***To get accepted as a Sufi in the San Francisco Group (in 1972) I had to be interviewed by the eighty year old Murshida, (the successor to the successor of the founder Hazrat Inayat Khan, who died in 1926). We (my then wife Judy and I) were informed as we were leaving that Murshida had decided to accept us as two of her 300ish mureeds–historically, no mean feat. (Sufi initiates are called mureeds). And her parting words were an admonition that it was an incredibly long haul getting to the goal of being God. But she was happy with my reply which basically said, that didn’t bother me. Even a small percentage increase in the direction of such a vast store of light was by comparison to the relative gloom I had been suffering under, such a wonderful contrast that I believed at each step, at each increment of advancement, my cup would be overflowing as was said in the psalms.

****And here I refer you to Baba’s also short essay, “God Alone, Is.” Strange when you stop to think about it how it should involve such a long process just to arrive at one’s own true identity. I guess we will just have to bear up and accept that we must live (read: have adventures!) for millennia . . . (Sigh)

*****(in re gratitude in animals)
I remember seeing on PBS or such a documentary, part of which concerned a man who had lovingly raised a lion cub. And then he turned him over to a nature preserve, thinking he would be happier in his natural habitat. But he came back for a visit a few years later and when the lion saw him he rushed him as if to attack, and all around were worried. But it was just the lion’s eagerness to stand upright and lick his face in pure excitement to see him again.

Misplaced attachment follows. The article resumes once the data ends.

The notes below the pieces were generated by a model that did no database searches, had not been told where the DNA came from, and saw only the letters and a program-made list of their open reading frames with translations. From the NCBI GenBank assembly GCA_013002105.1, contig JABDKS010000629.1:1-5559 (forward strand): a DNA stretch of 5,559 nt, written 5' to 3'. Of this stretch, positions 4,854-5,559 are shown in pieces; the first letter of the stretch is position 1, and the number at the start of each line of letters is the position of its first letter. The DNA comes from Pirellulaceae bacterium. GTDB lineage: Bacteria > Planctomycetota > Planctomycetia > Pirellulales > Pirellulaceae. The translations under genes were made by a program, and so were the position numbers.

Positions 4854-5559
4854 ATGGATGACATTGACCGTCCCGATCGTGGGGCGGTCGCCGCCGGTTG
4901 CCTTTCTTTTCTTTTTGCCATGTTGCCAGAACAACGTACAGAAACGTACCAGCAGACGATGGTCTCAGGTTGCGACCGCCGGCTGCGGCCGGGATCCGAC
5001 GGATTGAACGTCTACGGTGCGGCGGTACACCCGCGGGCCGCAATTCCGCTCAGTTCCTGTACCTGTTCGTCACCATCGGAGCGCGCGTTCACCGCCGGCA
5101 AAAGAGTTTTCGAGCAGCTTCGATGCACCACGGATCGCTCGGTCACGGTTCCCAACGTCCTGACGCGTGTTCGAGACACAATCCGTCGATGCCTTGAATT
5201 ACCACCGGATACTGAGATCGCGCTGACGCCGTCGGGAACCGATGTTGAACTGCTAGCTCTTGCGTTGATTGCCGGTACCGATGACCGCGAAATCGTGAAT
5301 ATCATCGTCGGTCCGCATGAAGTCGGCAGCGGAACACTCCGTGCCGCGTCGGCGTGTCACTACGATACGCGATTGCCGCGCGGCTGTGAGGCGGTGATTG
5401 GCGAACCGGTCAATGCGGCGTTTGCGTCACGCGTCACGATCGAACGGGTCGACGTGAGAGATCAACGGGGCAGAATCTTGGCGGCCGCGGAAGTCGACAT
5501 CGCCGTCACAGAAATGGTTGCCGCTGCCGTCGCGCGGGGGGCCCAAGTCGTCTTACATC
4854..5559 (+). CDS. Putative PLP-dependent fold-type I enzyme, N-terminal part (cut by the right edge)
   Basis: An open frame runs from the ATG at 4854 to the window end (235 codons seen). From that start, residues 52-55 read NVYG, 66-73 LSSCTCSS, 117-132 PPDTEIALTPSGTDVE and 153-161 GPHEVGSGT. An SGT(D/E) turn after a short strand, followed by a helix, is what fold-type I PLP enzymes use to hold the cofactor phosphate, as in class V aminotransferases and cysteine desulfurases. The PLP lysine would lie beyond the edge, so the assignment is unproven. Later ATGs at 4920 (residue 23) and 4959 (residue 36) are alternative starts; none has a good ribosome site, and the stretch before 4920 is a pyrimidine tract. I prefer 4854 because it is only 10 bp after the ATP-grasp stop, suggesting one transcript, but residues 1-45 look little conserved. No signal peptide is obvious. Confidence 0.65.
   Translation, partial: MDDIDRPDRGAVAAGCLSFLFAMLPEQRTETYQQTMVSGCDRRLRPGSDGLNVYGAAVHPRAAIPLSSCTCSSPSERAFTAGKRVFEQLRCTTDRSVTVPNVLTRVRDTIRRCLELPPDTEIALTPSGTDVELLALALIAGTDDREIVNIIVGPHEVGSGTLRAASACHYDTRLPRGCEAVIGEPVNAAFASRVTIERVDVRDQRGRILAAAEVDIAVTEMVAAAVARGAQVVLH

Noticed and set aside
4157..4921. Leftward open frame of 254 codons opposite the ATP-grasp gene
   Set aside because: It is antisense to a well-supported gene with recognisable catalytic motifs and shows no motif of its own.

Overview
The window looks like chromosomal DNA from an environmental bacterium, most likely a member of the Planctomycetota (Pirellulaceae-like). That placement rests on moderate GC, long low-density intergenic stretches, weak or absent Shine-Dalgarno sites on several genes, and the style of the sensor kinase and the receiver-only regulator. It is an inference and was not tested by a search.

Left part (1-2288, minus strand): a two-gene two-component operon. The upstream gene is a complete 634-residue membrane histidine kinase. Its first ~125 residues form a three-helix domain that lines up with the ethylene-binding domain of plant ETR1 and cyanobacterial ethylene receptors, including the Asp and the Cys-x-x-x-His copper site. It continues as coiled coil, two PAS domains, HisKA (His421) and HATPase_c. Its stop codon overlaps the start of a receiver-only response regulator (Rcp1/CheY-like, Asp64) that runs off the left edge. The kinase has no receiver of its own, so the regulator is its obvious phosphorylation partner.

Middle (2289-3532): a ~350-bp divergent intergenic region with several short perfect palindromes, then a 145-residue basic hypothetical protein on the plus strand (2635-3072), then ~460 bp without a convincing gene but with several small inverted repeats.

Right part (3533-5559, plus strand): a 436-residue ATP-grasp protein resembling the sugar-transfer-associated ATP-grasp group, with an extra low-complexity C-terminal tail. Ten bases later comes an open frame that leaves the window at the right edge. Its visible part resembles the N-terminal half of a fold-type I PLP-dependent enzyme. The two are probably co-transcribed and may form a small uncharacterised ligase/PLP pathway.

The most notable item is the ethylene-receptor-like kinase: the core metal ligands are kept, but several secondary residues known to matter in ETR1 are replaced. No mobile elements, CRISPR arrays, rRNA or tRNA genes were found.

Reincarnation Is a Handy Tool

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Albert Einstein

Albert Einstein

(Published in Umbrella Journal)

New Start–33

Like Picasso, Who Never Had to Pay for Anything

Einstein thought things were pretty mysterious
And he said that made him “religious”

You can’t handle coal without getting your hands black
So I guess he couldn’t touch the universe
Without some of its numinous dust sticking to him
Probably because it’s such a big place

For instance if it isn’t distance it’s time:
Think about the Jurassic if you will
I mean actually seeing dinosaurs
Whose genes and digestive juices

Were just like ours
Only in a different pattern

The style of the Artist is instantly recognizable

God I think is like Picasso
Who never had to pay for anything
He would just write a check which never got cashed

It was far more valuable as a collector’s item

~.~.~

Hazrat Inayat Khan’s Invocation:

“Towards the one, the perfection of love, harmony and beauty, the only being, united with all the illuminated souls who form the embodiment of the master, the spirit of guidance.”

~.~.~

Hazrat Inayat Khan’s Prescribed Daily Mantra: